Ironically, there actually was a film medium that became prevalent as a result of the Code: Film noir. Film noir films could include as many dastardly deeds as they wanted, as long as the criminals got punished in the end, as evidenced by noir classics such as The Postman Always Rings Twice and Double Indemnity. The 1940’s has also been categorized as one of the greatest decades for women in film, and certainly there were some great films that were made, but one can only imagine what they could have been without the blatant censorship that hovered over them.

On a personal level, I found that I began to really reexamine the films and actresses who I have historically found to be strong, with interesting results. I love the melodramas of the 1940’s starring pre-Code or early post-Code actors, like The Heiress with Olivia de Havilland, Mildred Pierce starring Joan Crawford and pretty much anything starring Katherine Hepburn or my favorite, Bette Davis. Now that I know the history of the Code, I find it intriguing that these actresses can still give off auras of great strength and savvy. I find that I am even more impressed with their performances. Conversely, I also find that I am almost ashamed of my love for certain post-Code films that, after examination, DO objectify women and knock them down several pegs, especially the aforementioned The Women.

So I suppose the question is, despite the obvious setback that films took due to the abject censorship during a 42-year period, how did films continue to thrive and how did we eventually develop a “Golden Age of Hollywood”, if there were so many factors stifling the industry? Perhaps it had something to do with the fact that, when stifled or restricted, screenwriters and producers are forced to come up with something better than they could have if one of their options was to simply shock and titillate the audience. Instead of exciting the audience through physical means, they went for the mind. This could be one of the reasons that anyone who is a devotee to classic film could arguably extol the virtues of classic films with a good story on an exponential level to modern offerings. While censorship on any level is inherently bad, and the Production Code set back films and women in particular, back 40 years, perhaps the one good thing that a Pollyanna could derive from this debacle is the theory that films had to get more meaty because they had the challenge that their pre-Code ancestors did not; rigid parameters and senseless “guidelines” they were forced to adhere to. Misguided, the Code took an idealized vision of present day society and forcibly applied these morays to the big screen, disallowing the viewer the option of casting feelings upon what they are seeing. While some of us wouldn’t act upon our husband’s infidelity in the same way as Shearer did in The Divorcee, if this film had been made four years later, the audience would have been denied the opportunity to pass judgment, if they chose to do so. Prior to the Code, one had to develop their own judgments when viewing film. Between 1934 and 1968, this was included for free in the price of a movie ticket.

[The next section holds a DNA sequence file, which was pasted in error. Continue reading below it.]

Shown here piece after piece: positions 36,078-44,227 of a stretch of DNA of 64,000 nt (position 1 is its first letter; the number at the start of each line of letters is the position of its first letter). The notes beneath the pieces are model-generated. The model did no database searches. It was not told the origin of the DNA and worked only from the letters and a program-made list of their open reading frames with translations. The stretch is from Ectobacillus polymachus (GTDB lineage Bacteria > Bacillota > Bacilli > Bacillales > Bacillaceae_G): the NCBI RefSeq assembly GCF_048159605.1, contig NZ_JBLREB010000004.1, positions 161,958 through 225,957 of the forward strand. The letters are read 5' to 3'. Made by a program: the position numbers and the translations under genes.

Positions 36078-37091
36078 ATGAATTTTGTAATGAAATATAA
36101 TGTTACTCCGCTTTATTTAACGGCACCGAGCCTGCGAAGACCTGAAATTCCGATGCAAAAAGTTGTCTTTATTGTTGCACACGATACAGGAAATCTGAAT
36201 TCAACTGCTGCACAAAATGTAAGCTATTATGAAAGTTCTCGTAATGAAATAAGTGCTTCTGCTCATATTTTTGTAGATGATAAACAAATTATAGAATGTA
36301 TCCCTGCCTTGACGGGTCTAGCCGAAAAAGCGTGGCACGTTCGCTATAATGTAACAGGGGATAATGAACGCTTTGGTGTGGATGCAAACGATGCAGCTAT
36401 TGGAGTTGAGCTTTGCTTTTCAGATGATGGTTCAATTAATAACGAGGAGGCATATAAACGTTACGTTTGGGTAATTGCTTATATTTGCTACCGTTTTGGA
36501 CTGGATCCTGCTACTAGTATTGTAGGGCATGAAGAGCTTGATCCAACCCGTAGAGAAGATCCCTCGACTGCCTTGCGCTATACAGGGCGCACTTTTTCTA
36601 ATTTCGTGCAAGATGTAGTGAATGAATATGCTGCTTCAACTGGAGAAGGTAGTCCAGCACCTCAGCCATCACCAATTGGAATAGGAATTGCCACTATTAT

• Night Nurse (1931)

  • The Common Law (1931)

  • The Divorcee (1930)

  • Baby Face (1933)

  • I Am a Fugitive From a Chain Gang (1933)

  • Scarface (1932)